In the last couple of days, it’s become widely know among certain libertarians and anarchists that someone they knew and trusted in Philadelphia was arrested for drug sales and coerced to become a government informant. A lot of people are very angry with her for betraying them in order to cut a better deal for herself. I’m surprised that anybody is surprised.
If you’re curious about the situation, you can read more here, but I’m not really interested in getting into the details and the blame. The bottom line is that police arrested a young woman and then released her after they blackmailed her into worked for them. (Oh, wait. It’s not supposed to be blackmail when the state does it, I guess.) She was set loose to inform on her friends about their drug purchases and to set up people selling drugs.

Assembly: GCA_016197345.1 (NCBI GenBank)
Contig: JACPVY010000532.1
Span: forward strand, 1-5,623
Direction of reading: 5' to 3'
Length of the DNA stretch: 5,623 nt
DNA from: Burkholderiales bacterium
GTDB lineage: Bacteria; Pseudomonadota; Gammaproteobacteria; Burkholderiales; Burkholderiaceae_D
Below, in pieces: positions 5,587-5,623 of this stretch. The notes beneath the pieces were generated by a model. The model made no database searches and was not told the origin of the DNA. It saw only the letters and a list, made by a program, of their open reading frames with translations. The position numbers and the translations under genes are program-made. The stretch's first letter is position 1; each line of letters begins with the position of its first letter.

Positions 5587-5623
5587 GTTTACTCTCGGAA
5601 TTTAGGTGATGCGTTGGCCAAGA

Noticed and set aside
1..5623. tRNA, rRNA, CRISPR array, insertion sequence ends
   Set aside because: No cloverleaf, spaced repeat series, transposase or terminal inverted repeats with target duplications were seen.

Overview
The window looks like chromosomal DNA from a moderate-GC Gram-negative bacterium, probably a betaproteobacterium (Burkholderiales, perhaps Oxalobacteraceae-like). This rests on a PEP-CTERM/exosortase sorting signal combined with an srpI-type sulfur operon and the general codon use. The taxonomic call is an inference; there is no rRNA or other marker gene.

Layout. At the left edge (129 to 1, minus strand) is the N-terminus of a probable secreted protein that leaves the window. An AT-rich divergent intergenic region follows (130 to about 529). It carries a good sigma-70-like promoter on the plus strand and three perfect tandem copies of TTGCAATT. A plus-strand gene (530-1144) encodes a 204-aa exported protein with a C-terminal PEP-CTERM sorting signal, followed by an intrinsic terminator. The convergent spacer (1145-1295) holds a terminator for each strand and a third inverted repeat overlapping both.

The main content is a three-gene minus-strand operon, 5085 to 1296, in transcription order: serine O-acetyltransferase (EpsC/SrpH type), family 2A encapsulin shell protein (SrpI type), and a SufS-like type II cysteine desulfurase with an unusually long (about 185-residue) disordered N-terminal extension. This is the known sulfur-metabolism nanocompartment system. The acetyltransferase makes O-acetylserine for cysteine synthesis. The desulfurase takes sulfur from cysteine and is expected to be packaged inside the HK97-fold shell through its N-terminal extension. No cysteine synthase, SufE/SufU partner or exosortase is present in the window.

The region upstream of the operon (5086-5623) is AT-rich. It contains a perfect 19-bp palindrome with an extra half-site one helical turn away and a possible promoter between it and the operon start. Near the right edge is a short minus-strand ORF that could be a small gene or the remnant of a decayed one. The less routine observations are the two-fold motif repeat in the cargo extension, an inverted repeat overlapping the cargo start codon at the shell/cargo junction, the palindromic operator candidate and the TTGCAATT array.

When police had enough evidence, they arrested a bunch of people and they eventually found out that the friend they had trusted was the one who set them up. They’re angry and hurt. She’s trying to justify what she did.
All I can say is that when someone holds a gun — metaphorical or otherwise — to your head, you’re probably going to do what the people with the gun ask you to do. This woman betrayed her friends to save her own skin, but I have trouble getting too upset about it and I certainly can’t act surprised about it. That’s what almost everyone does in the same situation. It’s easy from the safety of our homes to pontificate, but it’s a very different thing when you’re sitting in a jail cell facing the prospects of losing everything. Self-interest almost always kicks in. Right or not, that’s just reality.
The important lesson here is simple. If you decide you want to do something illegal, don’t let anybody know. The people you’re sure you can trust today can be the ones who lead to police knocking your door down tomorrow. I think people should be able to use and sell whatever drugs they want, but the reality is that if you do it in this country today, you have a very good chance of bad things happening to you — especially if you’re selling.